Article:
Samba Speed Question - Please Help!

Justen Marshall justen at
Wed Oct 4 03:50:30 GMT 2000


I'm currently experiencing an excessive amount of CPU usage by my
smbd daemons, and was wondering what I could do to reduce it.

The gear I'm using is...

  - Server is a dual CPU SGI Octane with 1Gb of memory, and no other
    processes running apart from Samba.

  - The disk space being served is a 300Gb Ciprico RAID volume with a
    truly fast access speed.

  - The server has a Gigabit ethernet connection to our switch.

  - Samba 2.0.7 (SGI Freeware pre-compiled and packaged binary).

In my opinion, that should be plenty of resources to serve fifteen or
so NT workstations (that's about what we are using). However, during
even medium usage periods, there can be a dozen or more individual
smbd processes running, each consuming up to 70% CPU (if they manage
to clam themselves to the top of the pile they will take that much,
though generally competition between themselves limits them to 20% or
so... with the server CPU use at 100% full-time).

After many days of playing with this problem I have a few pieces of
information that lead me to believe that Samba (as it is configured on
my server at the moment) is doing too much work. I will not be at all
surprised to find that I have overlooked some configuration flag, but
I am at a loss just now about what to try next!

  - I have experimented with "max xmit" and discovered that a value of
    around 8k gives the best CPU performance for a given file copy,
    but it's still fairly high utilisation.

  - Experimented with locks and oplocks and level 2 oplocks, but found
    that the default values were about the best (and that's what we
    were using when the problem was first noticed).

  - Experimented with file transfers and discovered something
    interesting... the copy of a 1Gb file proceeded at around 7.5Mb
    per second, which is in line with the 9Mbps we achieved with FTP
    (which is always expected to be a bit faster than a more complex
    protocol). However, when copying 10,000 files of 10k each (only
    100Mb) it took AGES, and CPU use went towards 100% for the smbd
    thread handling the requests.

  - Unfortunately, our typical usage of the Samba file system is more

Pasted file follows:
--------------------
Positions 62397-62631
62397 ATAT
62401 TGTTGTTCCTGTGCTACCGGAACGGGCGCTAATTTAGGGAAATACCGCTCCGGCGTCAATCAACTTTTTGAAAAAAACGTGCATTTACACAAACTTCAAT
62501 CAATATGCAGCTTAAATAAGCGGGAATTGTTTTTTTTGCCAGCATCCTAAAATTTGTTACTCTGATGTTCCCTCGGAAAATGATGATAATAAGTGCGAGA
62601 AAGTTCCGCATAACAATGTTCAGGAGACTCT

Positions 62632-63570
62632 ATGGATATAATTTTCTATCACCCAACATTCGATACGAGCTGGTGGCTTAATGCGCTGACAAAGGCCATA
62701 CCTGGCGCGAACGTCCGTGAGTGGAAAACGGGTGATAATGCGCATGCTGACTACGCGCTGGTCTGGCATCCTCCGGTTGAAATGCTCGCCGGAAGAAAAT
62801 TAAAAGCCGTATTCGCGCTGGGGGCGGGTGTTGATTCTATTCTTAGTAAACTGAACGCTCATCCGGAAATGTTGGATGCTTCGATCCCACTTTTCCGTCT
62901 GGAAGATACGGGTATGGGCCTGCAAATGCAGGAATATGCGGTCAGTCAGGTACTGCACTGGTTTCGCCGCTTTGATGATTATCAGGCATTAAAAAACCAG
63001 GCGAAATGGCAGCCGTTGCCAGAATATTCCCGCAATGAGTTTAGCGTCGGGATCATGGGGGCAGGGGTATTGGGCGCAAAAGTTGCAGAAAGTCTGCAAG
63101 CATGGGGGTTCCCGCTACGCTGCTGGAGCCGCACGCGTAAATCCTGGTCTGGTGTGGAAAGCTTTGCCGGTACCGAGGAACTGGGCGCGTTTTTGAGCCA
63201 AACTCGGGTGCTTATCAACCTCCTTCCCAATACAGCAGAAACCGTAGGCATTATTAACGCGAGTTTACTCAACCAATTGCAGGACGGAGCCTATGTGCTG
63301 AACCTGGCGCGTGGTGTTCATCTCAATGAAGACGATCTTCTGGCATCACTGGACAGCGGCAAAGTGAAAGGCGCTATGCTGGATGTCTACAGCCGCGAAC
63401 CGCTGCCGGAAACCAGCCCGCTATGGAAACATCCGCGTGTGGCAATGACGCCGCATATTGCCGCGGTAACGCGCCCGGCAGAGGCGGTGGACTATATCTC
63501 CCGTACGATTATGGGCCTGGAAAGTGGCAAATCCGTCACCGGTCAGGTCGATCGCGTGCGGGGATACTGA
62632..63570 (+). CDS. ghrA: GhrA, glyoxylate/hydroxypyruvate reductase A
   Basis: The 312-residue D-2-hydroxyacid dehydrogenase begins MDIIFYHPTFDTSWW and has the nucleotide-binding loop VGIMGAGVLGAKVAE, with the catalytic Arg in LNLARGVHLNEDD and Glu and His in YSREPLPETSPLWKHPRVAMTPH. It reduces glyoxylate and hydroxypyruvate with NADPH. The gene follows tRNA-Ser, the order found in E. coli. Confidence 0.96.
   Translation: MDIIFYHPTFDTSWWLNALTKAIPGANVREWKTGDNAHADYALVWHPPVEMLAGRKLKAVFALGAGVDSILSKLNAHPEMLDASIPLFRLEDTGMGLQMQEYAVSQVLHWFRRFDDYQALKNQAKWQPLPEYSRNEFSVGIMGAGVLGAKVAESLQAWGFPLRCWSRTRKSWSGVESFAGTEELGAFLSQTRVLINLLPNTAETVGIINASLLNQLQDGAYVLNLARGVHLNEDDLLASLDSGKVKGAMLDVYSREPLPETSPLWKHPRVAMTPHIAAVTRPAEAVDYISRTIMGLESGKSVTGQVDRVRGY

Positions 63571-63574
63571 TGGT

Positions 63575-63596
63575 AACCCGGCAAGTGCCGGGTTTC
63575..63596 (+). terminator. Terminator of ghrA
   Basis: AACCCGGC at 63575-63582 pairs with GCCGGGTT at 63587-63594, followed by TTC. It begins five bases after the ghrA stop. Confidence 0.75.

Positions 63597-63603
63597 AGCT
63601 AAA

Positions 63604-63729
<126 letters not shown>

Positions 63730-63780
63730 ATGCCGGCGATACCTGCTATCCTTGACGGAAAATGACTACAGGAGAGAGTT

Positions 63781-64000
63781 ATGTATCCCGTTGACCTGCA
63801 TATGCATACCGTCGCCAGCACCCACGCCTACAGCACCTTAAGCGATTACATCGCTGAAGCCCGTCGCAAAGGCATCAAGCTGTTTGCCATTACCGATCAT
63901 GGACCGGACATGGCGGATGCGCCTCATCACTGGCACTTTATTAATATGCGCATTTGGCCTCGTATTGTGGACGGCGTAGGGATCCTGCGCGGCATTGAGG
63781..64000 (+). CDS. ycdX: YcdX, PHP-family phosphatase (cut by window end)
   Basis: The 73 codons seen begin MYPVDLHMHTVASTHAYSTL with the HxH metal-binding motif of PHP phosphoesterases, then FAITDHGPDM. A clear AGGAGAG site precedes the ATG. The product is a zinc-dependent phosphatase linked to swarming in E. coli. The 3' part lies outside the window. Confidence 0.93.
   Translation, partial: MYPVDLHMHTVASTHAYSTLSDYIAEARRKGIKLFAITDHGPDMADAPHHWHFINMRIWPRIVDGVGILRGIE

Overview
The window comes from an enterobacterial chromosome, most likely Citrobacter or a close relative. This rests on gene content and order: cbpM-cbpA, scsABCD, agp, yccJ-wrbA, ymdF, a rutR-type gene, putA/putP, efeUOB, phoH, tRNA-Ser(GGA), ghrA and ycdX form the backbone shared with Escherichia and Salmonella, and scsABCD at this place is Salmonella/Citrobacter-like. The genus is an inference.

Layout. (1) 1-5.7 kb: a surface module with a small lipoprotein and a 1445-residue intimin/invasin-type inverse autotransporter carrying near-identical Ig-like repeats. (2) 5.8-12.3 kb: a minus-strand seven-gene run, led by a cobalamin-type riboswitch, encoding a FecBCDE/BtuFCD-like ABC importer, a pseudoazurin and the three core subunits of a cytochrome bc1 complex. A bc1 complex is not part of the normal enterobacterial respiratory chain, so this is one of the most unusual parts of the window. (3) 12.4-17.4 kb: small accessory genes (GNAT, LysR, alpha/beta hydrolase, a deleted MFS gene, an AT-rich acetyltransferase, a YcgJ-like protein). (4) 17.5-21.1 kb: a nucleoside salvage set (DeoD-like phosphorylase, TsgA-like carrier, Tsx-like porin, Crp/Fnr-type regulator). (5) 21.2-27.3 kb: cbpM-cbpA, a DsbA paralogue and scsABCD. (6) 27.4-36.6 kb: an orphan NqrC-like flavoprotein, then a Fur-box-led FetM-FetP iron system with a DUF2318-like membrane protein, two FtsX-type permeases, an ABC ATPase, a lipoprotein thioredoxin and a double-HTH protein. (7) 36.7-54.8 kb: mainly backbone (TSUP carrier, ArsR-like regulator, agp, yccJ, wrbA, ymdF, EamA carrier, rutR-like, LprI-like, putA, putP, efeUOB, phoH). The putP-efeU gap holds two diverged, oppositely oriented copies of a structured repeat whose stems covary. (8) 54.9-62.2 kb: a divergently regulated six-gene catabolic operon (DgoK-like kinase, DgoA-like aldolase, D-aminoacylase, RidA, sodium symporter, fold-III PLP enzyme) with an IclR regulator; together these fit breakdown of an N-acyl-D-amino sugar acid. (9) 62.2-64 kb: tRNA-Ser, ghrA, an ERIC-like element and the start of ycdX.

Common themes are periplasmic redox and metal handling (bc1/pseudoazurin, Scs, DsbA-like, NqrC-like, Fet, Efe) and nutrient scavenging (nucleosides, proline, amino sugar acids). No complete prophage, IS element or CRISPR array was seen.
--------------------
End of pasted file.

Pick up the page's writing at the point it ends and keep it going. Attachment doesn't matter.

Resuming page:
accurately modeled by the test using thousands of small files... a
    general render for a small chunk of one of our 3D scenes may use
    1000 to 2000 small scene description files (which are around 4kb
    each), plus 400 to 1000 texture image files (averaging 5Mb, though
    some are MUCH bigger). There are also many intermediate stages
    that get written back to the Samba volume in order to be re-used
    by other processes, so it's not just one-way traffic. And of
    course, our rendered images go back there too... they can be up to
    fifteen Mb each.

  - Accessing a file which resides in a directory that has 10,000
    other files in it appears to be much slower and much more CPU
    intensive than performing the same operation on a file in a nearly
    empty directory.

  - We have used "par" to analyse the system calls made by the Samba
    daemon during heavy loads, and it seems to be doing a lot of
    excess directory reading. For the technically-minded, ngetdents()
    is called LOTS of times. Although it is rather expensive to call,
    there doesn't seem to be much caching of the results... is there a
    way to cache directory contents? I have activated the "getwd
    cache" option but that only seems to cache the tree walk, not the
    dir contents themselves.

If your opinion is that our usage patterns are aggravating the
problem, I would agree with you! However, I really NEED to use Samba
here as part of this setup. It is the only thing that will bridge the
gap seamlessly, and apart from slowdown caused by over-use of server
CPUs, it is performing flawlessly (ie, we have all the access to the
files we need, in a straight-forward and natural manner).

We are using a heterogeneous network comprised of SGI and NT
workstations and Samba is the only solution we have found that can fit
into our production pipeline.

I have tried an NFS based system (my current Samba setup replaces our
old system, which used Maestro). Although the NFS system was not
flexible enough for our needs, even at peak use it did not use
anywhere near the amount of CPU that my Samba daemons are currently

We have used Samba in the past for other projects, and it worked fine,
but the user software was different and made use of fewer, larger
files. Testing our old server under our new conditions yielded the
same result... over-use of CPU. I didn't notice the differences in our
usage patterns before I committed to using it for this project... but
now I'm neck deep and I really need help!

Yes, I have read the Samba Performance Tuning document and have obeyed
all those recommendations.

If you could please offer me any advice on how to tune Samba for high
frequency, small size file access,

| Justen Marshall       |            | e-mail: justen at |
| Technical Director    |            | phone:   +61-2-9383-4831 |
| Animal Logic Pty Ltd  |            | fax:     +61-2-9383-4801 |
| Athiesm is a non-prophet organization.                        |

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